Legislators must protect workers, support struggling families, invest in our state
UPDATED (Jan. 28, 2021) — Printable PDF one-pagers added on multiple issues below.
With that in mind, the Washington State Labor Council, AFL-CIO — the state’s largest union organization, which represents the interests of approximately 550,000 rank-and file members in more than 600 different unions — today released its Workers’ Recovery Agenda for the 2021 legislative session. (Download a printable PDF.)
The COVID-19 pandemic has made clearer than ever the inequities and unfairness rooted deep in our economy. Workers and their families have been left behind – again – to wait in virtual unemployment lines or face the virus without adequate protections as essential workers. Vulnerable small businesses cannot reopen while families with young kids can’t find child care. Meanwhile, some of the largest and most profitable companies have grown larger and more profitable – and able to contribute to our state’s recovery. During the 2021 legislative session, state lawmakers must ensure that workers are protected, that families struggling with unemployment are supported, and that childcare resources are available to build our economy back stronger.
Our tax code is upside-down-and-backwards. Families who earn the least pay the most, while the wealthiest pay a fraction of their fair share. It doesn’t have to be this way. The Legislature can balance our tax code, raise revenue, and invest in programs that support families in crisis. Budget gimmicks and short-term solutions won’t keep the economic heart of Washington beating. Real investments are necessary if we are to grow our way out of this economic crisis while protecting higher education, workforce development, public safety, and the social safety net. Download PDF.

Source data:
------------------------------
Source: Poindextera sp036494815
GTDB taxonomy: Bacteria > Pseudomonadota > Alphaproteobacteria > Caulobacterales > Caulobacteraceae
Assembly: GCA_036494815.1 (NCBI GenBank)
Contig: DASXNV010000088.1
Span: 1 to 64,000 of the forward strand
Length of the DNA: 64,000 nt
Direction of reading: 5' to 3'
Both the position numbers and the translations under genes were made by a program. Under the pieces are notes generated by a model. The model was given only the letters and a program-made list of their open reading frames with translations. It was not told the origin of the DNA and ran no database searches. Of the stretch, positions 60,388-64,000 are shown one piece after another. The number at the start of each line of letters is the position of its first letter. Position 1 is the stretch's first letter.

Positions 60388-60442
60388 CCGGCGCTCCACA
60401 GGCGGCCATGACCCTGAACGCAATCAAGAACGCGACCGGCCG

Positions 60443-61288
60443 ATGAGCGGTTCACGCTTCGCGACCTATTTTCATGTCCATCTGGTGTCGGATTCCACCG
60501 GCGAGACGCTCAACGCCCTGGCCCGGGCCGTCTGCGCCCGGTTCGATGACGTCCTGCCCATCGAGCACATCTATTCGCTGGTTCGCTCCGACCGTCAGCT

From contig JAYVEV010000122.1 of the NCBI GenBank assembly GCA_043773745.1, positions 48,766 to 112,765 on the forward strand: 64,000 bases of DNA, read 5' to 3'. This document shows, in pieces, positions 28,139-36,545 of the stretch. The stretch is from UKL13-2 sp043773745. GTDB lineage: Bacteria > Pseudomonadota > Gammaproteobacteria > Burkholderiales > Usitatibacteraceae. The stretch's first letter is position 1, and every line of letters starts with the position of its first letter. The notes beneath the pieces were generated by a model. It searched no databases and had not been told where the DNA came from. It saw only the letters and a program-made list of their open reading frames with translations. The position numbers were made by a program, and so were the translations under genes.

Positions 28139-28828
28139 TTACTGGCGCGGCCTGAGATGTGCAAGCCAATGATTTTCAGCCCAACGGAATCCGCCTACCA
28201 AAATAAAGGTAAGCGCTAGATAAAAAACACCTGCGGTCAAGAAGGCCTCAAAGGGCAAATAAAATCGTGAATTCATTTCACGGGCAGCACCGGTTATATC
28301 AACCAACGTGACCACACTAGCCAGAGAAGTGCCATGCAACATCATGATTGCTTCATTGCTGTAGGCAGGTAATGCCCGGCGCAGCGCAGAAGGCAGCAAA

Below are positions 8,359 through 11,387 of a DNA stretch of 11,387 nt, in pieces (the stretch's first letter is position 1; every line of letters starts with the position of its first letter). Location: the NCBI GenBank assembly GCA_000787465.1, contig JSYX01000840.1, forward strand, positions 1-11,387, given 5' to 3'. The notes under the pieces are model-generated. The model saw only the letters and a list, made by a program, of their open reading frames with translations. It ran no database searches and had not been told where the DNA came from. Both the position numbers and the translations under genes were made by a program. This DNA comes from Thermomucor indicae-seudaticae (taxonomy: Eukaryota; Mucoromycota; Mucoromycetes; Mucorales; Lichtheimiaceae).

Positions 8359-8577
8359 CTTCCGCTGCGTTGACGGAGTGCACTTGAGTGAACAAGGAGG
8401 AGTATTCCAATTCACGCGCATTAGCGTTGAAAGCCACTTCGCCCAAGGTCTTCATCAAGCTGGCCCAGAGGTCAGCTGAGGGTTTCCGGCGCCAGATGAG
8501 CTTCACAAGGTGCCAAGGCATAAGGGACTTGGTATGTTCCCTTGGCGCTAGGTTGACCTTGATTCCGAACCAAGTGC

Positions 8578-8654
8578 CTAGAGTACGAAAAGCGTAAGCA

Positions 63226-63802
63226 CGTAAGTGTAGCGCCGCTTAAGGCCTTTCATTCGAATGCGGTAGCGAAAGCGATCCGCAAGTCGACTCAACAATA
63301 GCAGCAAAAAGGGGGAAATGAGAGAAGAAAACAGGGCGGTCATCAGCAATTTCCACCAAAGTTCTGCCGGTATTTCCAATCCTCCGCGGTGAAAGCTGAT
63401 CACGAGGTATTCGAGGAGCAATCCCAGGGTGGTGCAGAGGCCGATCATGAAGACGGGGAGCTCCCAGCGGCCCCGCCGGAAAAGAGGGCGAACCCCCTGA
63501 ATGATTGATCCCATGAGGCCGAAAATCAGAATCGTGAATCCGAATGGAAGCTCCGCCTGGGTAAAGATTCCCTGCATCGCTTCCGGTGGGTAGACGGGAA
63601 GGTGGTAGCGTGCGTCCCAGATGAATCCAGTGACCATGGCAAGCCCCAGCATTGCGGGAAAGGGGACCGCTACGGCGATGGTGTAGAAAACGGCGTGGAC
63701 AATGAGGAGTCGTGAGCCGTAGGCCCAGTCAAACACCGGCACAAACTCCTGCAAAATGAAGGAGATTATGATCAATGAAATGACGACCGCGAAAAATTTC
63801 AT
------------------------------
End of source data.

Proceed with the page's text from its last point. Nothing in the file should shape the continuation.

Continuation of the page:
ALSO at The Stand (Dec. 14) — We must invest in post-COVID Washington (by WSLC President Larry Brown)
Washington has strong anti-discrimination, health and safety, and workplace protection laws, but they only work with an equally strong enforcement system. Unfortunately, understaffed state agencies do not have the capacity to keep up with violations. This gap is most keenly felt by essential workers in front-line industries, like farm labor, food processing, and grocery who are more likely to be women and workers of color. By empowering workers to enforce their rights on their own, without having to wait for government agencies that are stretched too thin, the Legislature will help secure worker safety, fair pay, and discrimination-free workplaces. Download PDF.
The Legislature can meet several needs with one act by putting thousands back to work through a significant investment in job-creating infrastructure. Our transportation system has long gone without proper, reliable funding for maintenance and operations. By leaning in to this immediate need, in addition to some additional major projects like hybrid ferries, and the Columbia River and West Seattle Bridges, our state can put people back to work right away, and for many years to come. Further investments in vehicle electrification infrastructure, mass transit expansion, culvert replacement to support salmon runs, coupled with sensible carbon pricing mechanisms, will progress our state toward a cleaner, more livable future. Lawmakers should also use the Capital Budget to create good construction and maintenance jobs by repairing and retrofitting state institutions like Rainier School and funding Fircrest’s construction of the Skilled Nursing Center. Download PDF.
The pandemic has driven home the critical role that affordable, accessible child care plays in a functioning economy. Pre-pandemic, Washington’s child care system was already broken, with 63% of the state in a care desert, families burdened with yearly costs rivaling yearly tuition, and child care professionals making less than dog walkers. The pandemic has only increased the inequities: child care workers have been classified as essential workers, but most have no access to health insurance, let alone other benefits that stabilize a workforce. The state must make bold, audacious investments in expanding subsidy access, increasing subsidy rates to meet the cost of care, and immediate financial relief so that these essential businesses will survive the pandemic and support our economic recovery. Download PDF.